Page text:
The borderless truth

echerWe live in a world of amazing complexity. In spite of that (or maybe because of that), religious truths are laughably trivial. Is the finitude of the individual the reason for this embarrassing mediocrity of the religions? Let me make my point with a short piece of fiction.

The problem with religions is that they are too simple. Creation of the universe and of life; relation between gods and men; the fate of everything; for all those issues, religions give trivial answers.

Sometimes, religious questions even look complex, but transubstantiation, miracles, soul-body relation, the paradox between God’s omniscience and human’s freewill are only philosophical dramas when hold by scholastic hands of theologians with all their affection for circular and hermetic reasoning.

Upon scrutinity, however, the most complex rituals and lifelong sacerdotal dedications only disguise trivialities, dressing them as exoteric wisdom. The most involved analysis of the most rigorous Cabalist will only reveal formulas already known, maybe with new pompous words.

And it gets even worse down the road: the faith of the simple layman does not care about those metaphysical elucubrations. It is only a matter of invoking magic powers of divine beings and everything is possible, even the impossible.

Then, here is my the question: religions are simple, too simple for my taste. Everything under their magic lenses is easy to understand. And this is by itself paradoxical: is it not contradictory that the world, with its infinite multiplicity of things, facts and relations, could be so trivially explained?

This embarrassing mediocrity of the religions is a reflection of the finitude of the individuals. Their fallible memories, their limited reasoning and language, their short life spans make impossible to build any explanation minimally worth of the complexity of the universe.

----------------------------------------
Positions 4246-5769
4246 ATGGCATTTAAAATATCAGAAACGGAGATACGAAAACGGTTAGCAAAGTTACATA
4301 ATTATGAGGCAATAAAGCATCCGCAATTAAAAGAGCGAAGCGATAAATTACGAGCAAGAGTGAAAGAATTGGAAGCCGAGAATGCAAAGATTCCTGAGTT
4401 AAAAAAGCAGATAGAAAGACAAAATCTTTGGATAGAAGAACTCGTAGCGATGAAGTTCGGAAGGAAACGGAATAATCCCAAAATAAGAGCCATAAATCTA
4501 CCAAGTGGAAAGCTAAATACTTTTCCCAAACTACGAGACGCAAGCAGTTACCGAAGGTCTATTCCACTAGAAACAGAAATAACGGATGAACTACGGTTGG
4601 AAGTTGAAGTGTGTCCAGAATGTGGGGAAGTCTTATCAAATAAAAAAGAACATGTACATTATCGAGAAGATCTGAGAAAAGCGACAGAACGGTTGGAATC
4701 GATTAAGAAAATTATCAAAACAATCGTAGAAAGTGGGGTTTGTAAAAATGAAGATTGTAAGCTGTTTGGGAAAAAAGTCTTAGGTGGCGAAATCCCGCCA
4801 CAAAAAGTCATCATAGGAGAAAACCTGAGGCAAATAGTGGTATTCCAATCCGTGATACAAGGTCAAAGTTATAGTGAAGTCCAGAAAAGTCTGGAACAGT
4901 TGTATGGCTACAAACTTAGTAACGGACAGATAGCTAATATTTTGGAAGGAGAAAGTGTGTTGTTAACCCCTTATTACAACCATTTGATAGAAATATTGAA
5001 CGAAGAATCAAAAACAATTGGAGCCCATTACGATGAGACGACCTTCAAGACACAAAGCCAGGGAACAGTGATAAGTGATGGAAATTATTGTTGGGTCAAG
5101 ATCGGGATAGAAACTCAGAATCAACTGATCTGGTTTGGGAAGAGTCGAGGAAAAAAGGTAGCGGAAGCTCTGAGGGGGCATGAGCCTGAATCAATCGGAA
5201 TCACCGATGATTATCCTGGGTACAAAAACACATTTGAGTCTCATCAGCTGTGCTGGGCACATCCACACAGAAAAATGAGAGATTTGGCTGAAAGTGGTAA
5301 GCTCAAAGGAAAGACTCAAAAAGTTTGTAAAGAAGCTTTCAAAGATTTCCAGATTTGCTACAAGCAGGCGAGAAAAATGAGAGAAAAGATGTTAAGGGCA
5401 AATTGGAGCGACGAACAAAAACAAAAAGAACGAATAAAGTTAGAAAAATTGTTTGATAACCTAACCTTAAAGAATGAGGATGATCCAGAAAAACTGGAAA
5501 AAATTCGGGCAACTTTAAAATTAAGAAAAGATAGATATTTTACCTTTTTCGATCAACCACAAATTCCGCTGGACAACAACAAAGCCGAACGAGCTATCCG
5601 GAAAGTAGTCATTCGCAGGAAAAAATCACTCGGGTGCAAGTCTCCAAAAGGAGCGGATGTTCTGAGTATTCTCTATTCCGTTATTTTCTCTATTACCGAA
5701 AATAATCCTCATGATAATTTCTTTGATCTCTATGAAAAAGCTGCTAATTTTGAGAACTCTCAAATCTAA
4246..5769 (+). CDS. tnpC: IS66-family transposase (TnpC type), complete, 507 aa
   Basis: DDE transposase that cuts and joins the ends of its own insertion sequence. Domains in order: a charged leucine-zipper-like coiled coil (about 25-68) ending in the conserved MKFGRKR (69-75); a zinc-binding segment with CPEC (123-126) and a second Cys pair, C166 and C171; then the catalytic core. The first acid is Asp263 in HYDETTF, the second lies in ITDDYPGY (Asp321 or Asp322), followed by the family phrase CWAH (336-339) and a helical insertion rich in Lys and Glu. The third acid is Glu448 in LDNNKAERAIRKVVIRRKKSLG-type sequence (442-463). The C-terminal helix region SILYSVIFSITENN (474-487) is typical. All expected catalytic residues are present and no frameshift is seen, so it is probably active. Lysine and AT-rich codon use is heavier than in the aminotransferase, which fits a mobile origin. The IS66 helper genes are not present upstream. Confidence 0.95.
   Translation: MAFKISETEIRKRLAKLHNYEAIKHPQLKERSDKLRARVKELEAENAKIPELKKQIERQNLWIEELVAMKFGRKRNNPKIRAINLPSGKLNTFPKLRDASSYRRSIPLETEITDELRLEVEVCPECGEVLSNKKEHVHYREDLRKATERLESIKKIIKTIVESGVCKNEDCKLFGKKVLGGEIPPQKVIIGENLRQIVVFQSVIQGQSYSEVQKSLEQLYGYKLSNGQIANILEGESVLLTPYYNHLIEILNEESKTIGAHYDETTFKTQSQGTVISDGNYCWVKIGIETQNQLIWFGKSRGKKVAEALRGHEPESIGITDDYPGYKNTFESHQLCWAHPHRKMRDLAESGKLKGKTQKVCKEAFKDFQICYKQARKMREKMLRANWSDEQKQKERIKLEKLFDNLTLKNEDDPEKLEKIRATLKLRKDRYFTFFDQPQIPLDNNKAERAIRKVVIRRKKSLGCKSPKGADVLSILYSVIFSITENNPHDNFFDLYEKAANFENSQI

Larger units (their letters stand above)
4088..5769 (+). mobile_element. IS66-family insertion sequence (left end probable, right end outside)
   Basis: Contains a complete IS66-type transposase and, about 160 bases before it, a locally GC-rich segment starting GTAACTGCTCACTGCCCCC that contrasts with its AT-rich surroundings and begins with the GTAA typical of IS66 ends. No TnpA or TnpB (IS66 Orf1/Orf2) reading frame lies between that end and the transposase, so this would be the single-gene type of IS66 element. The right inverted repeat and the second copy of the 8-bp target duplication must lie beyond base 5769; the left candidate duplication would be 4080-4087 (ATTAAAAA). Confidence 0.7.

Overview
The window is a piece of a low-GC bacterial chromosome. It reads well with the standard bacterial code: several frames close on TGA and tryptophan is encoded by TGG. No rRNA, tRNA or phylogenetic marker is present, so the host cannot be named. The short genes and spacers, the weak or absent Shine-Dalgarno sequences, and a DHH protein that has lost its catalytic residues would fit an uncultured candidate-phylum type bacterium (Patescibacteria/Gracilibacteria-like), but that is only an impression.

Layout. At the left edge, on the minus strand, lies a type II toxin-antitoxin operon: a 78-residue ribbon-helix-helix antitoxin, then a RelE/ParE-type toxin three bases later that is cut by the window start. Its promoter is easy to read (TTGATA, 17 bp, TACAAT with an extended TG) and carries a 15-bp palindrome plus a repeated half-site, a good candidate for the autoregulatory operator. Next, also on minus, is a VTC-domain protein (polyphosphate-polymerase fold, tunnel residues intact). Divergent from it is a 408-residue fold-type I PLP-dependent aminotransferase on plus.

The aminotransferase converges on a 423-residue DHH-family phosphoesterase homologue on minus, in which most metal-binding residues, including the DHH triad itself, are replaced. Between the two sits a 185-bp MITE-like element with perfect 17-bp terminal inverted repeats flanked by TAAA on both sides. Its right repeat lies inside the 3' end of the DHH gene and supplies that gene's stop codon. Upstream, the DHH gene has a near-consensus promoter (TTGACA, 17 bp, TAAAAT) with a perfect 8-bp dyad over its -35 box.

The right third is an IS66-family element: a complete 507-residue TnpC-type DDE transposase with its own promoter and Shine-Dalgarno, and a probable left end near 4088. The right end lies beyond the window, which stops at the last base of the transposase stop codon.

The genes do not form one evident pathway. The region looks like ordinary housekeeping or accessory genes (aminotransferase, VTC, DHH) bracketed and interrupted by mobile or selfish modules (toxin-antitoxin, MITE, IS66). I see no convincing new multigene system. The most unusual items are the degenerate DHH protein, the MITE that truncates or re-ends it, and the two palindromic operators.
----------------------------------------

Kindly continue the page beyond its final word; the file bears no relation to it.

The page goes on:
But it is not completely true that there are no exceptions among the religions. There is one that stands out and work to overcome the limitations of individual beings.

Its followers have been spread around the world for centuries, maybe millenia. Each one of these individuals, far from knowing a complete system of myths and rituals, only knows an infinitesimal part of that his religion as a whole knows. Most of time, this infinitesimal part corresponds to the efforts of a whole life of dedication and study.

No one of these individuals knows the entire religious truth. They couldn’t know not even if they wish to do so. Maybe, if life were counted in centuries, not in years, and if memory did not succumbed under the weight of thousands of libraries, then a single priest would be able to grasp a bit more than an infinitesimal of his religion.

The complexity of that system is so imposing that many followers do not even know that they are holders of the religious knowledge. Unpretentious hosts, they only pass this knowledge ahead.

Generation after generation, thousands of priests meditate, follow rituals, and teach. Even when two of them occasionally join into a discussion, they only lose themselves in a borderless labyrinth of contradictory and confusing reflexions, as their knowledge only holds meaning when seen as a whole, which is just impossible for them.

I admire these determined however blind priests. But if no concrete knowledge, no moral lesson, no spiritual comfort can be derived from their religion, why do they still nurture and teach it?


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Categories: Fiction, Scientific Culture

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6 replies

  1. Life is a never ending swim in an ocean of stupid. Is it any wonder that religion survives?


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